Regardless of their merit, though, all expectations are valid to the customer. To deal with them in a productive way, Kate Nasser, president of Somerville, N.J.-based consulting company CAS, Inc. recommends stepping outside of your own perspectives.
"Ask yourself where is this person coming from, what are they going through, what experience does the customer want to have," she says. "Are they at that health club to relax or tone up?"
To find out, Nasser stresses the importance of asking questions, watching and listening to your customers.
"If you listen, you get a clear enough picture so you can deliver," she says, adding that you don't have to deliver everything the customer wants, just deliver what you promise. "If you say, 'Let me check on that, and I'll call you back in 15 minutes,' you darn well better call, even if you don't have the answer," she explains.
One of the expectations of a typical recreation facility-goer might include proper signage, Nasser suggests.
"You should make signs easy to see and understand," she says. "If there's a sign for a road, but it's pointing the wrong way, that customer will be upset."
Another biggie she mentions is clean bathrooms: "It's a key moment in their day sometimes; a nice bathroom makes it a more enjoyable day."
At the other extreme is a facility like The Ritz-Carlton, where lofty expectations are based on tradition. Like The Ritz-Carlton, if you already have a reputation for superior service, you can't afford to sit back and ride the wave—years of hard work can be drowned by a few disappointed customers who spread the bad word. Just consider these disturbing statistics from ASTD's article on first-rate customer service: Of unhappy customers, 96 percent won't ever complain; 90 percent won't come back; each of those who don't come back will tell at least nine other people, 13 percent will tell 20 or more people.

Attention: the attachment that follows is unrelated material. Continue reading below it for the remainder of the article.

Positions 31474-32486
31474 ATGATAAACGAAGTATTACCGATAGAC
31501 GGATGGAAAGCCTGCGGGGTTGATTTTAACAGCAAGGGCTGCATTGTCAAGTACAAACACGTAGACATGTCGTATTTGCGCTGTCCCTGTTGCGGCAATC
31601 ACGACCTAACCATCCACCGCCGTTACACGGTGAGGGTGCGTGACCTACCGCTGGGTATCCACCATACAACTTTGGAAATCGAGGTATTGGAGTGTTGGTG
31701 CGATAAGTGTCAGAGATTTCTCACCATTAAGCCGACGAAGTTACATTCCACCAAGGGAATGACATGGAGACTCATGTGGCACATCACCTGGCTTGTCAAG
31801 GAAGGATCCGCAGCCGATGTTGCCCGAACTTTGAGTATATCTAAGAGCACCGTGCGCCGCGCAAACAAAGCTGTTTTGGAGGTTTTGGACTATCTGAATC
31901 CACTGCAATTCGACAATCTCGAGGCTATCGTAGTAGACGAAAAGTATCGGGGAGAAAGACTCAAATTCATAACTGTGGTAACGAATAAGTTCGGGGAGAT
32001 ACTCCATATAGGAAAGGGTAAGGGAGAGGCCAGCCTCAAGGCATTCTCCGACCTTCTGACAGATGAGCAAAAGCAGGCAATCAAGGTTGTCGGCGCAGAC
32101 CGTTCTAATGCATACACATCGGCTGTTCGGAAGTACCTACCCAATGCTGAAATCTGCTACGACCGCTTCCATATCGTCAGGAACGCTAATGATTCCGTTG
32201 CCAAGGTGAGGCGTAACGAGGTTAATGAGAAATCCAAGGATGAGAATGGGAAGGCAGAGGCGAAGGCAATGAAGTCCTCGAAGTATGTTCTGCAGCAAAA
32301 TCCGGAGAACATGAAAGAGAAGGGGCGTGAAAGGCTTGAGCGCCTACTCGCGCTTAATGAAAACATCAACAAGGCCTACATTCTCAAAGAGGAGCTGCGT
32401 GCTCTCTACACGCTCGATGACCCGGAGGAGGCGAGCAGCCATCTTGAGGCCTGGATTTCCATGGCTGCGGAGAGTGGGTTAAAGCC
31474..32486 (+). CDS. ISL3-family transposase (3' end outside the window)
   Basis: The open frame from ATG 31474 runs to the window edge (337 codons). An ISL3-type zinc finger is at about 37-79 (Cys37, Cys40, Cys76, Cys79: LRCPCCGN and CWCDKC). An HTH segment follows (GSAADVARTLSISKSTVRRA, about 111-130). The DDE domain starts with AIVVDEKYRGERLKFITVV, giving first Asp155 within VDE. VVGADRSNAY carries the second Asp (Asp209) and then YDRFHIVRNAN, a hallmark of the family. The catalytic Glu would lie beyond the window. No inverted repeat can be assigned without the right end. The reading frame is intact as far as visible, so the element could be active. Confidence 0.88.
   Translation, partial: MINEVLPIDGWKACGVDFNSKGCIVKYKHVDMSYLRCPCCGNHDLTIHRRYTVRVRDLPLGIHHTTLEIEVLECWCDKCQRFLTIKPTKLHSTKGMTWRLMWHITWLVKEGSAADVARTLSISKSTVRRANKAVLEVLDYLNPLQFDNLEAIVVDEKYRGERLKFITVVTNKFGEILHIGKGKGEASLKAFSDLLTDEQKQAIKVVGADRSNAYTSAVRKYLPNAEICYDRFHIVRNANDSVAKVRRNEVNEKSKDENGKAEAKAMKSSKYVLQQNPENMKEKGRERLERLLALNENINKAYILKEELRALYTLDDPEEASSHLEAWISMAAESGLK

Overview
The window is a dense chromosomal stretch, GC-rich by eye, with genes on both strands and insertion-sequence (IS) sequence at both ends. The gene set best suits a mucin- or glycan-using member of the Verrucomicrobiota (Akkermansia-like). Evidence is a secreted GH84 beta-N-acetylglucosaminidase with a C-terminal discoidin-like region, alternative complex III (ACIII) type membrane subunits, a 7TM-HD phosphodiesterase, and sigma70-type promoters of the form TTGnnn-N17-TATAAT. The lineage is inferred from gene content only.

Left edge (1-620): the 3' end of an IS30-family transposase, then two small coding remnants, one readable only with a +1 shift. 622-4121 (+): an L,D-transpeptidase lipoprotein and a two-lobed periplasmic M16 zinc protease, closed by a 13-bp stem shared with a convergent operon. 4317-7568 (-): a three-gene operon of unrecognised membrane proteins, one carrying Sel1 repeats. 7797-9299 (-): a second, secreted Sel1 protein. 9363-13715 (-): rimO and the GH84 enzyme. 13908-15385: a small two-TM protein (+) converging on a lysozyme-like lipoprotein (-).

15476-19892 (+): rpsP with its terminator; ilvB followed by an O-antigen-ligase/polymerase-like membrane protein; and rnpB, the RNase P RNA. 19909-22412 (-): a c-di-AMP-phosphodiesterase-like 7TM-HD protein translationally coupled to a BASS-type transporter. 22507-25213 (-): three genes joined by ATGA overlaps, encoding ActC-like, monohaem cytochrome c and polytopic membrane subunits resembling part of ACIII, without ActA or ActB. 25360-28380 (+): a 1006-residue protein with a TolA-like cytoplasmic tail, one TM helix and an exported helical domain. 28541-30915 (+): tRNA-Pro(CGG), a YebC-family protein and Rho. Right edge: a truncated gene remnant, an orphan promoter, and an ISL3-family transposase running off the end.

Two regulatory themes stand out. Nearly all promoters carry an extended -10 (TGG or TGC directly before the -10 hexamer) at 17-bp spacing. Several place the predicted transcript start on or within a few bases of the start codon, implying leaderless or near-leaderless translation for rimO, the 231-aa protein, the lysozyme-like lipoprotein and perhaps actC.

If you want to be known for great customer service, you can't just meet expectations, you have to exceed them. But it might not be as hard—or as costly—as it sounds. The CEO of KOA Campgrounds recently presented a talk about wowing customers, and he discovered something that might surprise you.
"He asked the audience how many people have had a wow customer service," says Lori Regele, a Billings, Mont.-based KOA customer service coordinator. "It turned out that the little things were what make the customer feel special. It can be simple; it doesn't have to cost a lot."
For example, after the tragedies of Sept. 11, the CEO sent out coupons to value cardholders for a free night's stay.
"Kind of a get-back-to-the-basics-with-your-family, think about the good things in life, and thanks," explains Regele, who saw complimentary letters to KOA increase as a result.